Thursday, 30 May 2013

Chili Flavoured Ice Cream


This is another in what could be called a series of articles on the raging debate over objectivity and subjectivity.  I’ll try to make this particular article freestanding, but those who want context could look at:





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One might be forgiven for thinking that a popular argument for the existence of god, or at least the Christian God, is that based on the claim that objective moral values and duties do exist.  A simple Google search on the string “objective moral values” appears to return just under half a million hits.  However, we’ve experienced the vagaries of Google before.  Suffice to say, these are the figures after repeated clicking on the last o in Goooooooooogle, without looking at “similar results” (I did something similar with Bing as well):

·         “objective moral values” – 472 (Bing 543)

o   as above without “Craig” – 450 (Bing 622)

o   as above without “god” – 463 (Bing 248)

o   as above with neither “Craig” nor “god” – 460 (Bing 240)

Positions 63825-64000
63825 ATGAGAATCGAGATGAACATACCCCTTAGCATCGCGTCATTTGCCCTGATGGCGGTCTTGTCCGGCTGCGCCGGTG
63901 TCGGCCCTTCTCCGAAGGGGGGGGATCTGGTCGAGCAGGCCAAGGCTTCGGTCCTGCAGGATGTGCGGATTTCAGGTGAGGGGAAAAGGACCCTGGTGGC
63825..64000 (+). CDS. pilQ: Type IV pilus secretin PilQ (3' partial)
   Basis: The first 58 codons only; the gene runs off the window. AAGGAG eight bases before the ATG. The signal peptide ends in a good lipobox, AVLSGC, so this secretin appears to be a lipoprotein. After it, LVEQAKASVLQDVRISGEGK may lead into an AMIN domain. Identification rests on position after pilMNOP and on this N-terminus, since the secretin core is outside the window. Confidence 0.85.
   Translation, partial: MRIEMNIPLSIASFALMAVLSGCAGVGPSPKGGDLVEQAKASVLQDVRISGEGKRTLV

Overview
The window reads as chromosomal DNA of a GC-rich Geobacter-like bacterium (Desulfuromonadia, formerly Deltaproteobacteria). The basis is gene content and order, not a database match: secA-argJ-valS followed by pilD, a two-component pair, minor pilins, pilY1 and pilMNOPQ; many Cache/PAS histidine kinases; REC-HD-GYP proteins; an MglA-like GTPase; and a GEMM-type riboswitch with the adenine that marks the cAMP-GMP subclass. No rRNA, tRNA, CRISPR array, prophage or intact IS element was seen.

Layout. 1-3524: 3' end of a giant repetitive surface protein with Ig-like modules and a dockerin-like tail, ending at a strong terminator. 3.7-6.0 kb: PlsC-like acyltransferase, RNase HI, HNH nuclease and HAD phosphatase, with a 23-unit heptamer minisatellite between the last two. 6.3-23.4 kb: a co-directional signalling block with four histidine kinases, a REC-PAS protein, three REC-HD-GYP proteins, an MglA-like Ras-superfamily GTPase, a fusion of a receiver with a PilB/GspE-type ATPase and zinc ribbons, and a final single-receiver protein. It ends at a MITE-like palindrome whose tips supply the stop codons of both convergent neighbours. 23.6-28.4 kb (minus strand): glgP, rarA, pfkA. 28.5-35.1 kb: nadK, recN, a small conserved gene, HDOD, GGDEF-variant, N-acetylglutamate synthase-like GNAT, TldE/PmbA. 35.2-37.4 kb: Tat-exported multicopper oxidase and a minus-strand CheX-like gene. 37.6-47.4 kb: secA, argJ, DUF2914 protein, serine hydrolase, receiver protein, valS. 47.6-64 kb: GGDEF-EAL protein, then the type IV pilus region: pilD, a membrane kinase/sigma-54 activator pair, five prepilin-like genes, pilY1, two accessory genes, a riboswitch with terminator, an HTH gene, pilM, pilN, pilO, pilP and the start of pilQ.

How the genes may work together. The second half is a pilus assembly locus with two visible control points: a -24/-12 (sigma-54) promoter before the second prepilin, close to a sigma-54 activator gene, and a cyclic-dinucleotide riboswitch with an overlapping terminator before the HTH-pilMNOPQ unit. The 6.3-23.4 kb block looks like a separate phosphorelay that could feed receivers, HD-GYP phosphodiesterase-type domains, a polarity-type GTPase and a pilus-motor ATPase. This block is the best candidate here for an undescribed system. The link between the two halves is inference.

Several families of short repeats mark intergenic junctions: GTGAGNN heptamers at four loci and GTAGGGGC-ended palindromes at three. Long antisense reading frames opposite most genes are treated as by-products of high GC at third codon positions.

o   as above with neither “theism” nor “theist” – 473 (Bing 569)

§  as above without “Craig” – 442 (Bing 564)

§  as above without “god” – 441 (Bing 242)

§  as above with neither “Craig” nor “god” – 417 (Bing 235)

The figures are a little screwy, but the conclusion that there isn’t really that much interest in “objective moral values” seems to be reasonably well founded.

Nevertheless, let us soldier on.

During my interchange with a chap with the handle LNC over at the Reasonable Faith forums (link above), he was if not evasive at least inconsistent in his definition of “objective”.  I just want to focus in on one particular aspect of the debate; centred on the idea that objective is the opposite of subjective.  I don’t want to use LNC’s grammar-based definitions here because, to be frank, they are ludicrous.  Instead I’ll try to explain what I think people generally mean by subjective and objective in these types of debates.

A common example used involves ice cream.  The argument might be something like this (thanks to LNC for the example):